The term ‘drugs’ includes alcohol as much as it includes heroin, cocaine, marijuana, barbiturates and the rest. Alcohol is a ‘choice’ drug that is taken by the young generation in the US. If we look at statistics, it is clear that alcohol abuse surpasses the intake of all other illicit drugs combined together.
Many parents have a wrong notion that consumption of alcohol by their teenage son or daughter is not a serious concern and presents no cause for alarm. The fact is that alcohol is a powerful mood-altering drug capable of affecting body co-ordination in the most unpredictable ways. In addition, teenagers lack the necessary maturity level to really understand how to handle a ‘drink’. Young people face many risks from heavy drinking that can lead to serious consequences. It is scientifically proven that brain development continues through adolescence. Brain functions get affected in adolescents addicted to drinking and brain damage that may be irreversible.
Teens, similar to addicts from other age groups, develop drug dependence, which is a craving physical need for a specific drug. Long usage leads to serious health and behavioral problems. They associate with people who are habitual drug abusers. Once addicted, it becomes practically impossible for them to kick the habit and they experience severe withdrawal symptoms when they try to.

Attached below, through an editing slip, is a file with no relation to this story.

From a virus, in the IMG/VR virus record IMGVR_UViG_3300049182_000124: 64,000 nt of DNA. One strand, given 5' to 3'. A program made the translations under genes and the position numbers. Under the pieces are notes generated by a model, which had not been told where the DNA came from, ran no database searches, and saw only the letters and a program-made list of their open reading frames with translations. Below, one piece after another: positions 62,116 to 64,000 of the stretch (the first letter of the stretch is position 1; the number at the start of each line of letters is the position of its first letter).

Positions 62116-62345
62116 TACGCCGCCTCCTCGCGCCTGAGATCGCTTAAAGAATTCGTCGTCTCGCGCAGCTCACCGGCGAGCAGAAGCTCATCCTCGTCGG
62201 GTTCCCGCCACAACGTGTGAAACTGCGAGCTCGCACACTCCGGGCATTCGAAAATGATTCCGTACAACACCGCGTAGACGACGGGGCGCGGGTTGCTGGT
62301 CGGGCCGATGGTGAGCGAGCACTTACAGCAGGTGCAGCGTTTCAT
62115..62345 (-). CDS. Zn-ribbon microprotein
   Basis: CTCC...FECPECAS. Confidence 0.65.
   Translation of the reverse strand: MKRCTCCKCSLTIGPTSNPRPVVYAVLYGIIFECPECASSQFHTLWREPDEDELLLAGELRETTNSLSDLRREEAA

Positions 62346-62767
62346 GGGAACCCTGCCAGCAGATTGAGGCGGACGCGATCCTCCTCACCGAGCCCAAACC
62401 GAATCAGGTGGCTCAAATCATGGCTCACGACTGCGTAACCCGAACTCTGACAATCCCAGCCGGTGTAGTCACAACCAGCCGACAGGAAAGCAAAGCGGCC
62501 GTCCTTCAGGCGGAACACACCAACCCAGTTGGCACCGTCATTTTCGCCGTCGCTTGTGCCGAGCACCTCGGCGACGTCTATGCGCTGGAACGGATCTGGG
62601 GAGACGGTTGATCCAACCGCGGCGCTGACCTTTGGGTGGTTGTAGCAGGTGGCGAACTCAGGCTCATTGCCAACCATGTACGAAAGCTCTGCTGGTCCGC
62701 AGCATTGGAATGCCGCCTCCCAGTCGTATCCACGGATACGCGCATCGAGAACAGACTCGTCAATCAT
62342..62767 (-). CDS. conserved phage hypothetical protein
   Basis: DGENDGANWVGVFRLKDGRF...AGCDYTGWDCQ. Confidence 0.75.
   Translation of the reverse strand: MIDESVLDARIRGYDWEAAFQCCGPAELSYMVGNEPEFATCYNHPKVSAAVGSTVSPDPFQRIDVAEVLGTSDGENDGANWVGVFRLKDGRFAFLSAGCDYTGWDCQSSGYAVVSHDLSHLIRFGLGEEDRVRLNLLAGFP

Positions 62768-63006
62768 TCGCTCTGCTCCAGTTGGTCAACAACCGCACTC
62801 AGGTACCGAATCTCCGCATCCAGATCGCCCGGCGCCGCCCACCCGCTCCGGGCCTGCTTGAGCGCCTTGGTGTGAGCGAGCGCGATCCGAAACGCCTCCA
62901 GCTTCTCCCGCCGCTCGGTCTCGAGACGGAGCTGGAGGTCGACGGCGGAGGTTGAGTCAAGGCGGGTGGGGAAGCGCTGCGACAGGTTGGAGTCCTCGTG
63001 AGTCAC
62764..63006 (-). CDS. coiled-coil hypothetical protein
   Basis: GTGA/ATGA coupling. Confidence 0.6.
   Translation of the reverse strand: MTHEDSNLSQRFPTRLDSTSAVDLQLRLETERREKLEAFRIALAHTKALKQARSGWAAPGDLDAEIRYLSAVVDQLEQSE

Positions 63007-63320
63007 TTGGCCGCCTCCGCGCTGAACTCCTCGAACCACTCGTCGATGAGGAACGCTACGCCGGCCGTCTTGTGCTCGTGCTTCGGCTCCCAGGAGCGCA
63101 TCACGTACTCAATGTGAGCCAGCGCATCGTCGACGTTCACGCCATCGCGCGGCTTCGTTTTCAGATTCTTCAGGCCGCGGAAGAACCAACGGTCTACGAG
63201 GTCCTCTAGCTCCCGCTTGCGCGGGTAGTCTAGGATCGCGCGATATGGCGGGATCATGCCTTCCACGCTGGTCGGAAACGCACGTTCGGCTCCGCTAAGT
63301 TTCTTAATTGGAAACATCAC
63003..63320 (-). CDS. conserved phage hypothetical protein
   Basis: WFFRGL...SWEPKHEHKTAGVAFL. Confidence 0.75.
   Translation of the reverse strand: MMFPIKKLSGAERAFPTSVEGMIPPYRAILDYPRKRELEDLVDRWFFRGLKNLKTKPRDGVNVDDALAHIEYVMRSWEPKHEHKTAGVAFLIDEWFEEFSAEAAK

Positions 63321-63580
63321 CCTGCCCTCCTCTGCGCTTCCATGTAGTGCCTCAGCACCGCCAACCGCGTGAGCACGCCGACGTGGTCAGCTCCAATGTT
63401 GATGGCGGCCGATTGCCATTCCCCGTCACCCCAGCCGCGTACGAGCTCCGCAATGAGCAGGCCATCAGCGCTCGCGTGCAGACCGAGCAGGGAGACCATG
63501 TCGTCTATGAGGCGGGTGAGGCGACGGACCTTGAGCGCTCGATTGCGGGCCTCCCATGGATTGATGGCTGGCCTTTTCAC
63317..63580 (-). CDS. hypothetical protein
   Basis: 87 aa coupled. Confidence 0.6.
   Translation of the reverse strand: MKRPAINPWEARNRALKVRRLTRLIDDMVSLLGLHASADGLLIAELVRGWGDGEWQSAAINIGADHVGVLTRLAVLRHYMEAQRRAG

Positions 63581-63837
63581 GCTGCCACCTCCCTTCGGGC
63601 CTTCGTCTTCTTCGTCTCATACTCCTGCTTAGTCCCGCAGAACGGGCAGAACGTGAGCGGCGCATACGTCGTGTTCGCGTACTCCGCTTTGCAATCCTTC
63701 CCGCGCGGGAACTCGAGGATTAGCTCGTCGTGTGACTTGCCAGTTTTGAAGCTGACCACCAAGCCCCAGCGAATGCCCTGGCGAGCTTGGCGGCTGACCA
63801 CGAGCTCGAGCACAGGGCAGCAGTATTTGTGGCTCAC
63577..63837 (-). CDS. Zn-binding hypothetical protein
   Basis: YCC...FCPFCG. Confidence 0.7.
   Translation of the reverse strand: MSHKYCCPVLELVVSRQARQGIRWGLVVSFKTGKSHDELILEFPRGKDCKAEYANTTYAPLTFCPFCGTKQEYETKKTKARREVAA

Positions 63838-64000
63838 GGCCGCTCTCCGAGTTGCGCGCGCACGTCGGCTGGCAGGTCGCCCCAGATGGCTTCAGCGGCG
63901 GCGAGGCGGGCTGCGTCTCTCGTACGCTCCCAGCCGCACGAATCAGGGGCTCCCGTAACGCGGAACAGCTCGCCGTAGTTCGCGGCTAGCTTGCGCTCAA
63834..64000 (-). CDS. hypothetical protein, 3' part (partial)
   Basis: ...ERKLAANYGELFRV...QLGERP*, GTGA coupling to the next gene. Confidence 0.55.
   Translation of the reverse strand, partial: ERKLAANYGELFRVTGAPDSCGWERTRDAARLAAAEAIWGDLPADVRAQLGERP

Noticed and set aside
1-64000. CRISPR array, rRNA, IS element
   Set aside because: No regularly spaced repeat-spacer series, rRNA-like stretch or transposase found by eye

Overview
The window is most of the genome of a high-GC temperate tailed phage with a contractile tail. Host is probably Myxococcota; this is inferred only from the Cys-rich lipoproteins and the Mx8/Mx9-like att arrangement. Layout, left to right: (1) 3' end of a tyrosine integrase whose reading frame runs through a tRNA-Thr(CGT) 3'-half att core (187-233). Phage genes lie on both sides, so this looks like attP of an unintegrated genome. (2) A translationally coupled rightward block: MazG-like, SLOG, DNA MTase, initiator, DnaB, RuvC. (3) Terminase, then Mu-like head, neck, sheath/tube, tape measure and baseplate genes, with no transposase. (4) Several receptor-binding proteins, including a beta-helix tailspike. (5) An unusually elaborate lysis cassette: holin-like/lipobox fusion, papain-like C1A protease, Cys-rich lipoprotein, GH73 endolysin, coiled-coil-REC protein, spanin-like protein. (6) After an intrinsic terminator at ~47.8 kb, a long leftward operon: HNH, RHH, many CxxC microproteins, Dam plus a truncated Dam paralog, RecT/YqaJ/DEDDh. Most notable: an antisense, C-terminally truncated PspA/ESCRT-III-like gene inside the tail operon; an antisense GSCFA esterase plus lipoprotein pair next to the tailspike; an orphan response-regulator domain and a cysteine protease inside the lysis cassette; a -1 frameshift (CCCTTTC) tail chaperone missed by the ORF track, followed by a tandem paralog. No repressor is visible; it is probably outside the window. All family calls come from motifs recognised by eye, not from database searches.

Drug abuse/addiction is not a character defect; it is a disease. The patient needs treatment similar to a person undergoing treatment for some other ailment. The line of treatment is of course different and requires a holistic approach comprising attention to medical, psychological and social aspects during treatment.
Relevant surveys disclose some very startling facts. One is that about forty percent of teens in the US candidly admit that they expect to use a drug in the future. Another is that twenty percent of eighth graders have already tried marijuana. It is a known fact that drug abuse causes serious mental and physical health consequences. There is significant reduction in fitness and stamina and there is damage to the brain and the lungs. Abuse of different drugs is interrelated. Teens who smoke are more likely to consume alcohol and those who drink are more likely to use marijuana. Those who are used to all three are prone to using other types of illicit drugs. Records show that almost all illicit drug rehab cases have an early history of marijuana use.
A Sept 2007 report shows that for the first time since 2002, figures relating to illicit drug use in American teens remained the same as in the survey conducted a year before. This report, which is released annually by the Bush administration, reflects that 9.8% of American teens aged between twelve to seventeen years used an illegal drug for non-medical purposes within a month of the survey in 2006. However, figures indicate a 15% decline in overall drug abuse from the 2002 levels. The stagnation in the decline over the last one-year is due to a rise in prescription drug and painkiller abuse rates, as per officials of the Bush administration. Drug abuse rates had dropped steadily from 2002 to 2005, but held steady in 2006, which affected the stated goal of President Bush to lower drug abuse rates by twenty-five percent by 2007.